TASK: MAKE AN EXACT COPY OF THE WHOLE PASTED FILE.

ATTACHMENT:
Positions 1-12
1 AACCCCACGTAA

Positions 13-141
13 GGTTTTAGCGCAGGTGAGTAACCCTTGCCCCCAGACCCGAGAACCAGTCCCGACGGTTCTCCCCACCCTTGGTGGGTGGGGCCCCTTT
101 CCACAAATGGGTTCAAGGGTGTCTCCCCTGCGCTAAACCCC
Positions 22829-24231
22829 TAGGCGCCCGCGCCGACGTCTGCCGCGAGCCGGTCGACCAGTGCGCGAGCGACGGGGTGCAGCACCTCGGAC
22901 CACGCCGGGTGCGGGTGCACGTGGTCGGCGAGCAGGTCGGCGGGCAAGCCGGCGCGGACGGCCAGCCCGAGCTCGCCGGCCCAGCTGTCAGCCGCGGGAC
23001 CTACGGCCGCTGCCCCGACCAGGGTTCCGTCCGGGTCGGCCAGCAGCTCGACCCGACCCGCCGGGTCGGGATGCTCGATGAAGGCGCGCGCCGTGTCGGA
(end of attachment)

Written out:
Positions 1-12
1 AACCCCACGTAA

Positions 13-141
13 GGTTTTAGCGCAGGTGAGTAACCCTTGCCCCCAGACCCGAGAACCAGTCCCGACGGTTCTCCCCACCCTTGGTGGGTGGGGCCCCTTT
101 CCACAAATGGGTTCAAGGGTGTCTCCCCTGCGCTAAACCCC
Positions 22829-24231
22829 TAGGCGCCCGCGCCGACGTCTGCCGCGAGCCGGTCGACCAGTGCGCGAGCGACGGGGTGCAGCACCTCGGAC
22901 CACGCCGGGTGCGGGTGCACGTGGTCGGCGAGCAGGTCGGCGGGCAAGCCGGCGCGGACGGCCAGCCCGAGCTCGCCGGCCCAGCTGTCAGCCGCGGGAC
23001 CTACGGCCGCTGCCCCGACCAGGGTTCCGTCCGGGTCGGCCAGCAGCTCGACCCGACCCGCCGGGTCGGGATGCTCGATGAAGGCGCGCGCCGTGTCGGA